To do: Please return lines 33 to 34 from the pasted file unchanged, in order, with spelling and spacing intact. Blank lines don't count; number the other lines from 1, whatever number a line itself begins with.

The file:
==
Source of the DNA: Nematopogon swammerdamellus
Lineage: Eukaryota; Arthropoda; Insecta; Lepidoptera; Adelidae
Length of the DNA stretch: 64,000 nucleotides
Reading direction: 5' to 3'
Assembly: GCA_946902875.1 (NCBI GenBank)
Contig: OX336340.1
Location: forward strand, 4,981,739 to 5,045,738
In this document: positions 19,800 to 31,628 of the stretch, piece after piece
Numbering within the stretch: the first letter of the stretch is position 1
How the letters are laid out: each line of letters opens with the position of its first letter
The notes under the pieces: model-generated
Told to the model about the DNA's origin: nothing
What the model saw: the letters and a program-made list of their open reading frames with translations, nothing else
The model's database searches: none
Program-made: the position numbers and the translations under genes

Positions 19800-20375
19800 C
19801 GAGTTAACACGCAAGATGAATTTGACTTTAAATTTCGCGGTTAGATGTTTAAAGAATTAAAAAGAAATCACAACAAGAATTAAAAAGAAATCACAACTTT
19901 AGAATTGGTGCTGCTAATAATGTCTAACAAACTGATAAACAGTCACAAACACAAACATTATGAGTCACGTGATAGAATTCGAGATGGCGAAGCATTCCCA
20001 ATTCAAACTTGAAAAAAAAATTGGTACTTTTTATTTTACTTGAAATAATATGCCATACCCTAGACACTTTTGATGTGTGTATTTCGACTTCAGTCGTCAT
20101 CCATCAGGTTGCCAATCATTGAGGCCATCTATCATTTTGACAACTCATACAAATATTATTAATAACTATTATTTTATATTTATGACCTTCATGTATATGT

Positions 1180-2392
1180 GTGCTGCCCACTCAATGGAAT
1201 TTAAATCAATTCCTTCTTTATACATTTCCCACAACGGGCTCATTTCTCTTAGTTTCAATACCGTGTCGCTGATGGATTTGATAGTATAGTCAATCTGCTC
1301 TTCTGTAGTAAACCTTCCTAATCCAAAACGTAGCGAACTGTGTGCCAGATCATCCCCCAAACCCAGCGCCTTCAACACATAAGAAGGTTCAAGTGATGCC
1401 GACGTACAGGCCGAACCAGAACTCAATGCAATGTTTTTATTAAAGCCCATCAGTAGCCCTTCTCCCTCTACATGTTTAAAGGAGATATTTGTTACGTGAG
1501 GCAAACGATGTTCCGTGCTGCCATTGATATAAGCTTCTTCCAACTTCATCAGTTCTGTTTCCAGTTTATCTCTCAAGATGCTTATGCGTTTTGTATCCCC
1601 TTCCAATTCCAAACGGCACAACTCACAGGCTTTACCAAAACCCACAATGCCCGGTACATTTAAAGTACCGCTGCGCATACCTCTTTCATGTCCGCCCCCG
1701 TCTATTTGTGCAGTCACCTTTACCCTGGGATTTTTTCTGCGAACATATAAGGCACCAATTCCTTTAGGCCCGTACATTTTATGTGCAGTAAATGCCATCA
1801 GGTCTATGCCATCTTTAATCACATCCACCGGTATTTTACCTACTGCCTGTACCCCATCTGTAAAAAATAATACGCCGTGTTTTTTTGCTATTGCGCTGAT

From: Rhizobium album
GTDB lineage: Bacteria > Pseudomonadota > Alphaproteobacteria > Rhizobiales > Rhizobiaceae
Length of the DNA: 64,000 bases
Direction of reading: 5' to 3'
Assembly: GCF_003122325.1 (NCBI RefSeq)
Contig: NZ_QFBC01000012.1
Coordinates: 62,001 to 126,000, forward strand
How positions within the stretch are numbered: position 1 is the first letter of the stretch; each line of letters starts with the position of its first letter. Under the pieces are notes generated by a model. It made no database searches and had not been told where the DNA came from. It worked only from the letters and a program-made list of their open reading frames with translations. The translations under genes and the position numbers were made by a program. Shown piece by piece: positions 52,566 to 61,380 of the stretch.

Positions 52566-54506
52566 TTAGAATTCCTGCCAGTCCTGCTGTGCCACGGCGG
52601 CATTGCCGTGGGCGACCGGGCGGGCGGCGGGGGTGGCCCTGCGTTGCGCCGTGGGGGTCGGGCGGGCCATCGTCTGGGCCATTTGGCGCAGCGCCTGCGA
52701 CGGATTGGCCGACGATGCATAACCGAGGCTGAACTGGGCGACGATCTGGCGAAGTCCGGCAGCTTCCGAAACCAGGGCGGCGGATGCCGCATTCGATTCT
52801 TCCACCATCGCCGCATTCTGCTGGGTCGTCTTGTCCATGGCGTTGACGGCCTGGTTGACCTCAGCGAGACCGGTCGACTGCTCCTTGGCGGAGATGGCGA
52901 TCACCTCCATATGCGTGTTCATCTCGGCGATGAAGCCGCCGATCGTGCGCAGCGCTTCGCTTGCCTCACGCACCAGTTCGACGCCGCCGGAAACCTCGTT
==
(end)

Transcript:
Length of the DNA: 64,000 bases
Direction of reading: 5' to 3'